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No. 667 Squadron RAF

From Wikipedia, the free encyclopedia

No. 667 Squadron RAF
Active1 Dec 1943 – 20 Dec 1945
CountryUnited Kingdom United Kingdom
Branch
Air Force Ensign of the United Kingdom.svg
Royal Air Force
Roleanti-aircraft co-operation
Part ofNo. 70 Group RAF, Air Defense of Great Britain (1943–1944)[1]
No. 70 Group RAF, Fighter Command (1944–1945)[2]
Insignia
Squadron BadgeNo Badge Authorised[3]
Squadron CodesU4 (Dec 1943 – Dec 1945)[4][5]

No. 667 Squadron RAF was an anti-aircraft co-operation squadron of the Royal Air Force during the Second World War.

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Transcription

Contents

History

No. 667 squadron was first formed on 1 December 1943 at RAF Gosport, Hampshire from 1662 and 1631 Flight[6] and No. 7 Anti-Aircraft Practice Camp at RAF Shoreham, Kent[7] for various anti-aircraft training duties. The squadron was initially equipped with Defiants and undertook target towing duties with these. It later received Hurricanes, Barracudas, Oxfords, Vengeances and Spitfires, before disbanding at Gosport on 20 December 1945.[8][9][10]

Present

The squadron today is represented by 667 Squadron, Development and Trials unit, Army Air Corps.

Aircraft operated

Aircraft operated by no. 667 Squadron RAF, data from[9][10]
From To Aircraft Version
December 1943 January 1945 Boulton Paul Defiant Mks.I & III
April 1944 August 1945 Hawker Hurricane Mks.I & IIc
May 1944 June 1945 Fairey Barracuda Mk.II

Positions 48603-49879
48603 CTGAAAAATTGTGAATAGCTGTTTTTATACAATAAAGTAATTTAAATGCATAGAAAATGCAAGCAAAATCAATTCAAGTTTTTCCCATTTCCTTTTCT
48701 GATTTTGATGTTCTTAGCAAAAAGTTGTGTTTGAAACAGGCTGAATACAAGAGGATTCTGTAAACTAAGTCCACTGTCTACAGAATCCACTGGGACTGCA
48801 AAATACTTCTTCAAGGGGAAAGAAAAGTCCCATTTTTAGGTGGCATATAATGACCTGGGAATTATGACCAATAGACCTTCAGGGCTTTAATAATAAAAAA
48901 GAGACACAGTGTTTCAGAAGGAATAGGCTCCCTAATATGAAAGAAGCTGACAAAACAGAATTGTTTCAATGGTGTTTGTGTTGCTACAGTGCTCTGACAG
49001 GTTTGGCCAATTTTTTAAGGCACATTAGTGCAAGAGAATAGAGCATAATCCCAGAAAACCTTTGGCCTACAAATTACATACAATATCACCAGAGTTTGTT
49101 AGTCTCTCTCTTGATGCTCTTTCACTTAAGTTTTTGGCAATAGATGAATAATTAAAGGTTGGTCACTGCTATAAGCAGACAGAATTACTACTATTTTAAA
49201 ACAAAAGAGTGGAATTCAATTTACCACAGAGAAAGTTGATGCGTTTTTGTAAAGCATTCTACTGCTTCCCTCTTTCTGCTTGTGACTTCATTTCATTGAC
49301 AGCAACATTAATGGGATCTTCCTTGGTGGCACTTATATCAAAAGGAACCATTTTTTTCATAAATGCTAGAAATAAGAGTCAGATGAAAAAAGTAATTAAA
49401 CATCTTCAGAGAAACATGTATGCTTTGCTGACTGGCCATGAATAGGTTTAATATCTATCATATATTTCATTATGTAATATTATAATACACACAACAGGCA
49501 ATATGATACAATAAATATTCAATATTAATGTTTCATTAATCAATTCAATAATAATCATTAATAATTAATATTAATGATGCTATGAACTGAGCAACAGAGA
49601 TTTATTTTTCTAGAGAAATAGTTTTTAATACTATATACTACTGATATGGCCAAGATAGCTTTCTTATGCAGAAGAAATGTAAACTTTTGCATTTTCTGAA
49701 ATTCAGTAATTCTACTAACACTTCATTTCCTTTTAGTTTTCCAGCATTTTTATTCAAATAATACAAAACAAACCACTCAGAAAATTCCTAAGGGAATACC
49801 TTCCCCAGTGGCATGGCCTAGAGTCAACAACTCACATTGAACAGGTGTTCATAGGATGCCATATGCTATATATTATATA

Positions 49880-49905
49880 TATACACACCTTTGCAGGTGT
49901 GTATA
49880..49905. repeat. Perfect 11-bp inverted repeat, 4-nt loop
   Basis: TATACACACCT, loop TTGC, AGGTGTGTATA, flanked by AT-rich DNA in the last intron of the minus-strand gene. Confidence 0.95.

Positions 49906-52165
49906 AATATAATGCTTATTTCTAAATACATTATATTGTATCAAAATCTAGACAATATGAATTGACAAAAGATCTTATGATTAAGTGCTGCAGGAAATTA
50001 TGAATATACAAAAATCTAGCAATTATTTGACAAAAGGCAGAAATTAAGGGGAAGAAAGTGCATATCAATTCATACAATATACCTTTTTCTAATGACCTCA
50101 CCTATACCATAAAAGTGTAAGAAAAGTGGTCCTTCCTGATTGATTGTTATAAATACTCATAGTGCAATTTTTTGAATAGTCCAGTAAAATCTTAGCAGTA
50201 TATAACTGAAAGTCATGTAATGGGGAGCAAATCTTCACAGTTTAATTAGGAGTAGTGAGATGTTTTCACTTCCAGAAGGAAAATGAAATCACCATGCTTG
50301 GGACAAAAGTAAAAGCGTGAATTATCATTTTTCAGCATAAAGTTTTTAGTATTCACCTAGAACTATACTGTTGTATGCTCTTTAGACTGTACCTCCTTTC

June 1944 December 1945 Airspeed Oxford Mks.I & II[8]
October 1944 December 1945 Vultee Vengeance Mk.IV
July 1945 December 1945 Supermarine Spitfire LF.XVIe[8]

Squadron bases

Bases and airfields used by no. 667 Squadron RAF, data from[8][9][10]
From To Base Remark
1 December 1943 20 December 1945 RAF Gosport, Hampshire Det. at RAF Shoreham, Kent

References

Notes

  1. ^ Delve 1994, p. 72.
  2. ^ Delve 1994, p. 79.
  3. ^ Barrass, M. B. (2015). "No. 651–670 Squadron Histories". Air of Authority - A History of RAF Organisation. Retrieved 9 October 2015.
  4. ^ Bowyer and Rawlings 1979, pp. 103–104.
  5. ^ Flintham and Thomas 2003, p. 108.
  6. ^ Delve 1994, p. 159.
  7. ^ Sturtivant and Hamlin 2007, p. 64.
  8. ^ a b c d Rawlings 1982, p. 258.
  9. ^ a b c Halley 1988, p. 451.
  10. ^ a b c Jefford 2001, p. 105.

Bibliography

  • Bowyer, Michael J.F. and John D.R. Rawlings. Squadron Codes, 1937–56. Cambridge, UK: Patrick Stephens Ltd., 1979. ISBN 0-85059-364-6.
  • Delve, Ken. The Source Book of the RAF. Shrewsbury, Shropshire, UK: Airlife Publishing, 1994. ISBN 1-85310-451-5.
  • Flintham, Vic and Andrew Thomas. Combat Codes: A full explanation and listing of British, Commonwealth and Allied air force unit codes since 1938. Shrewsbury, Shropshire, UK: Airlife Publishing Ltd., 2003. ISBN 1-84037-281-8.
  • Halley, James J. The Squadrons of the Royal Air Force & Commonwealth 1918–1988. Tonbridge, Kent, UK: Air Britain (Historians) Ltd., 1988. ISBN 0-85130-164-9.
  • Jefford, Wing Commander C.G., MBE,BA,RAF (Retd). RAF Squadrons, a Comprehensive Record of the Movement and Equipment of all RAF Squadrons and their Antecedents since 1912. Shrewsbury, Shropshire, UK: Airlife Publishing, 2001. ISBN 1-84037-141-2.
  • Rawlings, John D.R. Coastal, Support and Special Squadrons of the RAF and their Aircraft. London: Jane's Publishing Company Ltd., 1982. ISBN 0-7106-0187-5.
  • Sturtivant, Ray, ISO and John Hamlin. RAF Flying Training And Support Units since 1912. Tonbridge, Kent, UK: Air-Britain (Historians) Ltd., 2007. ISBN 0-85130-365-X.

External links

This page was last edited on 25 June 2017, at 01:04
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